A conflict between scientists working with the human immunodeficiency virus and those working with tuberculosis is being reported in Africa.
The controversy stems from the fact TB is the leading cause of death among those infected with HIV and, in some African countries, about 60 percent of those with TB are also HIV-positive.
Although there are serious drug interactions between HIV and TB medicines, physicians are also finding a deadly new syndrome called IRIS, which results when those with TB are put on HIV medicines.
Yet, observers note, the two communities continue to work separately, diagnosing and treating one disease without taking the other into account. Adding to the problem is the fact TB researchers receive less than 10 percent of the funding given to HIV-AIDS scientists annually.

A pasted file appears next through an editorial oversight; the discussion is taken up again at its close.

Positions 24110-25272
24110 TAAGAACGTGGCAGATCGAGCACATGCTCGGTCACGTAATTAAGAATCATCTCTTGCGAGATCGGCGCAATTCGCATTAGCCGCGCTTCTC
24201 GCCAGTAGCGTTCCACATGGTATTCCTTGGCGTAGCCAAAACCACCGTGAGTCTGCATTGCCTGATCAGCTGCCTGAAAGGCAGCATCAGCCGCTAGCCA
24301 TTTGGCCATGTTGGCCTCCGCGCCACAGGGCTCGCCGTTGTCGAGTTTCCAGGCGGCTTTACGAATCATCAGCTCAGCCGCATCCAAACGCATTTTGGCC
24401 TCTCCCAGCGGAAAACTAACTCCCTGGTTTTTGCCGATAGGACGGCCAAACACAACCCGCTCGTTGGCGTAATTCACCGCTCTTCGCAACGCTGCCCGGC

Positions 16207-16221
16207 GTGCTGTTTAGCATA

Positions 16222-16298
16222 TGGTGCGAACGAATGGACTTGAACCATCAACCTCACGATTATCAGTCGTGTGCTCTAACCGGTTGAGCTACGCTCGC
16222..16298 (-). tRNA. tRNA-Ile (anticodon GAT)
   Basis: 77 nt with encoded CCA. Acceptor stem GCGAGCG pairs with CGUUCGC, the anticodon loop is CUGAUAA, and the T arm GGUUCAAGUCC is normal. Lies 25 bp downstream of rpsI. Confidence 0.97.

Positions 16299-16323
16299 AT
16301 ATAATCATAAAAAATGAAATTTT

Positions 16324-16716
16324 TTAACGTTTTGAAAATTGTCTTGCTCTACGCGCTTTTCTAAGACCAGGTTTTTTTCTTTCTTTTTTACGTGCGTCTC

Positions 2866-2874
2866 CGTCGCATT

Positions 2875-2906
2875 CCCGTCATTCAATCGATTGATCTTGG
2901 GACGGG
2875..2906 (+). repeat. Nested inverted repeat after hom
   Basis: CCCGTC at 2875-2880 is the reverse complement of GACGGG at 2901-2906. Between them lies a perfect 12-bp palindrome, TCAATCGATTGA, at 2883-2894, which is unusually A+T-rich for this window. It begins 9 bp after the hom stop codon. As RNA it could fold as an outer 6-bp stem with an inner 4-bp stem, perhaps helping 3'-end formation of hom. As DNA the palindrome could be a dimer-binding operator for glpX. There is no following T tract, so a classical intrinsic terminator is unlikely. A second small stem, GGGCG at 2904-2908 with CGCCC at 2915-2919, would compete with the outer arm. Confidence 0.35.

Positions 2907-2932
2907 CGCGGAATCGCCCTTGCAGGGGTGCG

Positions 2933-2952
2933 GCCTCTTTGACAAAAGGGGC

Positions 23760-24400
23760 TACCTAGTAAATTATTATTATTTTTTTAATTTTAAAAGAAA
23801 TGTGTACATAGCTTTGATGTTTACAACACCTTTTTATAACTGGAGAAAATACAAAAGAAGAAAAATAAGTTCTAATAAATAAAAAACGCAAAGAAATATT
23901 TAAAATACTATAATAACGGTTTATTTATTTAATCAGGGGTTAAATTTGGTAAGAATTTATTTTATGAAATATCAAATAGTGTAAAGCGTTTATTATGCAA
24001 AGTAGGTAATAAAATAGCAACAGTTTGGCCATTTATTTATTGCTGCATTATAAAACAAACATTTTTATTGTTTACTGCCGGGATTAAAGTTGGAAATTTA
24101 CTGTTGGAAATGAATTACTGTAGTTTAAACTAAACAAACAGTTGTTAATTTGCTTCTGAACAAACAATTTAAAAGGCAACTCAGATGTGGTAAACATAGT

And since existing drugs and vaccines for tuberculosis were developed decades ago, the TB infrastructure needs to be updated. But without needed funding, researchers are struggling to find new drugs and vaccines.
The controversy is detailed in a special report appearing in this month's issue of the New York-published journal Nature Medicine.
Copyright 2007 by United Press International
Explore further: Burnout impacts transplant surgeons (w/ Video)